Meanwhile, health visitors report reduced capacity to meet needs once they are identified, with 40% saying they doubt they can make a difference as their time is spread so thinly.

Worsening problem

Dr Cheryll Adams, executive director of iHV, tells Nursing in Practice that the situation has worsened since the survey was conducted. ‘There aren’t enough health visitors, and they are having to pick up a much greater workload,’ she says. ‘The stress comes when you haven’t got enough time to do everything you need to do.

‘Health visitors are responsible for every single family and should be the early warning system, picking up things that are going wrong. They spend a lot of time worrying about the things they are now not seeing and therefore not picking up – perhaps a safeguarding issue or a child who has a developmental delay.

‘A lot of local authorities have brought in a cheaper workforce – more junior staff – to work with health visitors and to pick up some of their work, but ultimately the health visitor is responsible for addressing families’ needs, even if they don’t make the delegation decisions. This isn’t proper delegation – if the junior worker misses something, or if a child dies, the health visitor will be responsible, even if they haven’t seen the child because of workforce pressures.’

As a result, many health visitors have said they would leave the profession if they could – but stay because they need the job, Dr Adams adds. ‘A lot of the more recently trained health visitors have gone back to nursing because that’s an easy move for them,’ she says. ‘For those who have been in health visiting longer, it is more difficult as they’ve lost their skills in nursing.’

Addressing concerns

Obi Amadi, lead professional officer for the health visiting trade union Unite, agrees that stress is a growing problem and its sources have to be addressed.

‘From a national point of view, we speak to politicians, stakeholders and government departments so they understand the concerns we have for our members,’ she says.

Ms Amadi adds that health visitors experiencing stress should alert their line managers about their concerns and seek a resolution. If they are unable to meet demand and expectations, they must document this. ‘If the service they are providing is unsafe, they need to [speak out].’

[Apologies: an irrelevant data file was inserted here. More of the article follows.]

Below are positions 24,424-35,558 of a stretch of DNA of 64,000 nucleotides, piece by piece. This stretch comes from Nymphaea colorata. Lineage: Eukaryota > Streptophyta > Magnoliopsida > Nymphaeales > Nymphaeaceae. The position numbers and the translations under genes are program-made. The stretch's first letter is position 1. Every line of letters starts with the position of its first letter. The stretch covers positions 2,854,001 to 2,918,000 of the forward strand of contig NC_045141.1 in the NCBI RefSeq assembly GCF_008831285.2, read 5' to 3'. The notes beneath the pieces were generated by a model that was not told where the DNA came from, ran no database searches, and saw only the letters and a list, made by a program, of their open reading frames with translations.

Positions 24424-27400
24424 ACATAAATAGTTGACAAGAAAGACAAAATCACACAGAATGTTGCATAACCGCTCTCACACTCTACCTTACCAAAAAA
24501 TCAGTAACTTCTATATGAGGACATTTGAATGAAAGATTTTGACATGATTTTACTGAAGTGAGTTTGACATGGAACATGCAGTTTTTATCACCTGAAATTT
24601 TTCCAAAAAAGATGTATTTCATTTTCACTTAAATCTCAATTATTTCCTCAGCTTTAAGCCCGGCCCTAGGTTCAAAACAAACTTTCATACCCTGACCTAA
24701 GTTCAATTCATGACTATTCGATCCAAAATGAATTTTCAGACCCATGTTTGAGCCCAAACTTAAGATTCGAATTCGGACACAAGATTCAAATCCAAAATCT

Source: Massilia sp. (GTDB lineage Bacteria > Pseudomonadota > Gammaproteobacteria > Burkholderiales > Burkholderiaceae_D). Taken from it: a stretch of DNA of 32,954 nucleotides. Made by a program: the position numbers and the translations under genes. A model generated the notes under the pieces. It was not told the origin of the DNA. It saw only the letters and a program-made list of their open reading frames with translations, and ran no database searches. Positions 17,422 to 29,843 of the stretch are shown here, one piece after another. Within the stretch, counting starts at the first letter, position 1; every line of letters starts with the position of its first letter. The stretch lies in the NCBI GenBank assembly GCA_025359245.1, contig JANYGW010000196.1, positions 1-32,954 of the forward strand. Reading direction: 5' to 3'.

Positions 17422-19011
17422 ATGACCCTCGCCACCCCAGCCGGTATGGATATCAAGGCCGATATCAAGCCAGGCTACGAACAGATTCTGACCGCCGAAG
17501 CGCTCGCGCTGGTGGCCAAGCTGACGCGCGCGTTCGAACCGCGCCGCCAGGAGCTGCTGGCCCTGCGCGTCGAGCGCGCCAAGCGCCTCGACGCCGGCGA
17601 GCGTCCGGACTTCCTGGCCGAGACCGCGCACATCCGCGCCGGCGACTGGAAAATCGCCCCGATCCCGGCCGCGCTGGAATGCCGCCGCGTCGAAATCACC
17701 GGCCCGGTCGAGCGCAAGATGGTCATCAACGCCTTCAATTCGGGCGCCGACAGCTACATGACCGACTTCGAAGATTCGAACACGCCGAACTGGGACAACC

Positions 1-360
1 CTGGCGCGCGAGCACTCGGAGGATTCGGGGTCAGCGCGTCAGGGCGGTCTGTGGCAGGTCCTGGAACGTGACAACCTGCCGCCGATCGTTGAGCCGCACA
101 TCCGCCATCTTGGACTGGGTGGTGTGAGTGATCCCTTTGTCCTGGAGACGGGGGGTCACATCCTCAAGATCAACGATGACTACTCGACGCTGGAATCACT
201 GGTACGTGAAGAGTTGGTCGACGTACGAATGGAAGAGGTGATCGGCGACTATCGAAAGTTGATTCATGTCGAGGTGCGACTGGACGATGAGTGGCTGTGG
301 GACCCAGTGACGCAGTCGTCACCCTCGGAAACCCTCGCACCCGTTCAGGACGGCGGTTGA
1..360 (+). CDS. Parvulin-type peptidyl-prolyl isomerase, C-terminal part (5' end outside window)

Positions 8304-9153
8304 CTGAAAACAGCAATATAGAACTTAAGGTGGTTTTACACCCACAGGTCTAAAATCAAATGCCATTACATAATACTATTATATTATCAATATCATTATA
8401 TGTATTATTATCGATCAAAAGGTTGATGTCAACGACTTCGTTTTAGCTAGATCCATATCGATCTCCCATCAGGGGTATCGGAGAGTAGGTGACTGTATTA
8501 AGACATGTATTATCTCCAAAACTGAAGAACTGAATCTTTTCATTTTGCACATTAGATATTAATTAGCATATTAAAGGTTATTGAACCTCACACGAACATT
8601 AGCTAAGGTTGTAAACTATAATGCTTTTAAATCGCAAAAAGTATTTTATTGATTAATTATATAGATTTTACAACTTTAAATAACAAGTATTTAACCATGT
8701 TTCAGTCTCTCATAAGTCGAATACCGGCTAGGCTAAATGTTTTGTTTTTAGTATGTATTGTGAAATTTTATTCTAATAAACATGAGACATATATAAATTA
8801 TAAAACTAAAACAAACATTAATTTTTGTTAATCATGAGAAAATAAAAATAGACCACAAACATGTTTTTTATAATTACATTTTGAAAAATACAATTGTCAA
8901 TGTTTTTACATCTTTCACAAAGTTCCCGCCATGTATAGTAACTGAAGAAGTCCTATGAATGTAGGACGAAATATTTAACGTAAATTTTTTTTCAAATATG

Numbers of health visitors are continuing to fall, which is likely to increase the stress of those who remain in the profession. But those who are under stress should seek help, as Ms Amadi outlines.

Tackling the situation is difficult. Dr Adams says that more money to boost numbers and reduce caseloads would be helpful, but the situation is much more complex.

In October, the Institute published Health Visiting in England: A Vision for the Future,1 which included a series of recommendations for the future of the profession, outlining how a ‘radical shift’ in government policy is required to provide sustainable funding for prevention and early intervention services for children in England.

It also called for action to prevent the decline in health visitor numbers and restore them to the target figure calculated for the 2011-2015 Health Visiting Implementation Plan, of 12,000 whole time equivalents. This included career paths towards and beyond registration as a health visitor, including apprenticeship, preceptorship and further post-qualifying professional learning and development.

On a local level, health visitors experiencing stress should ask for clinical supervision if they are not having any, Dr Adams says.

iHV has called on the Government to take responsibility for the state of health visiting services and to take the action required to make a difference.

But Dr Adams is also encouraging health visitors to band together to more effectively communicate their concerns: ‘They need to speak out with one voice if they are being asked to change their practice in ways that they know will be negative to their work with children.’

How stressed are health visitors? 

72% report that their stress levels have gone up

43% feel so stretched they fear there may be a tragedy at some point

45% can only provide continuity of care to their most vulnerable families

63% believe that focusing only on the most at risk dilutes universal service

44% report caseloads of over 400 children

28% report caseloads of between 500 and 1,000+ children

Source: Institute of Health Visiting’s State of Health Visiting Survey, December 2018